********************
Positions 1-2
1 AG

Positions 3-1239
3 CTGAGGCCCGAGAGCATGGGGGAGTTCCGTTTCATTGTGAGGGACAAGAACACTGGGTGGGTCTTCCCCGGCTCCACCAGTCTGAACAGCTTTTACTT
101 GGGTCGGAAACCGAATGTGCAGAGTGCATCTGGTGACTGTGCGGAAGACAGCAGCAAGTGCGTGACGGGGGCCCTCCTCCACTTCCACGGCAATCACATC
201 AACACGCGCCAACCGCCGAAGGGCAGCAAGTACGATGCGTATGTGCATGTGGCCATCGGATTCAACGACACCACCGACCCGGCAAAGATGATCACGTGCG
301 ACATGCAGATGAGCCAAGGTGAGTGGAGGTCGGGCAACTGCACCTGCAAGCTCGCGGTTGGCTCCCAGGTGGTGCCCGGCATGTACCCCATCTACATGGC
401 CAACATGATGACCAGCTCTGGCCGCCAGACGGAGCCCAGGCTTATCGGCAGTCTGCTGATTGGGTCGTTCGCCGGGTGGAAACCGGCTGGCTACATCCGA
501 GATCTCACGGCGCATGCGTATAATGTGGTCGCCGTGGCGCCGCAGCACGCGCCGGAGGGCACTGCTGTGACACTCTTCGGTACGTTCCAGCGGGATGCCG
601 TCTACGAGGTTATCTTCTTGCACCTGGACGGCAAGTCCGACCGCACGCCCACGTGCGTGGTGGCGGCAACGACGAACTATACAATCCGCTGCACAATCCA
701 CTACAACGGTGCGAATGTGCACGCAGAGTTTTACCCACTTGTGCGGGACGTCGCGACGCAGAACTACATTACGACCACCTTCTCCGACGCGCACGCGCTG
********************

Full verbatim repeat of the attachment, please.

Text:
Positions 1-2
1 AG

Positions 3-1239
3 CTGAGGCCCGAGAGCATGGGGGAGTTCCGTTTCATTGTGAGGGACAAGAACACTGGGTGGGTCTTCCCCGGCTCCACCAGTCTGAACAGCTTTTACTT
101 GGGTCGGAAACCGAATGTGCAGAGTGCATCTGGTGACTGTGCGGAAGACAGCAGCAAGTGCGTGACGGGGGCCCTCCTCCACTTCCACGGCAATCACATC
201 AACACGCGCCAACCGCCGAAGGGCAGCAAGTACGATGCGTATGTGCATGTGGCCATCGGATTCAACGACACCACCGACCCGGCAAAGATGATCACGTGCG
301 ACATGCAGATGAGCCAAGGTGAGTGGAGGTCGGGCAACTGCACCTGCAAGCTCGCGGTTGGCTCCCAGGTGGTGCCCGGCATGTACCCCATCTACATGGC
401 CAACATGATGACCAGCTCTGGCCGCCAGACGGAGCCCAGGCTTATCGGCAGTCTGCTGATTGGGTCGTTCGCCGGGTGGAAACCGGCTGGCTACATCCGA
501 GATCTCACGGCGCATGCGTATAATGTGGTCGCCGTGGCGCCGCAGCACGCGCCGGAGGGCACTGCTGTGACACTCTTCGGTACGTTCCAGCGGGATGCCG
601 TCTACGAGGTTATCTTCTTGCACCTGGACGGCAAGTCCGACCGCACGCCCACGTGCGTGGTGGCGGCAACGACGAACTATACAATCCGCTGCACAATCCA
701 CTACAACGGTGCGAATGTGCACGCAGAGTTTTACCCACTTGTGCGGGACGTCGCGACGCAGAACTACATTACGACCACCTTCTCCGACGCGCACGCGCTG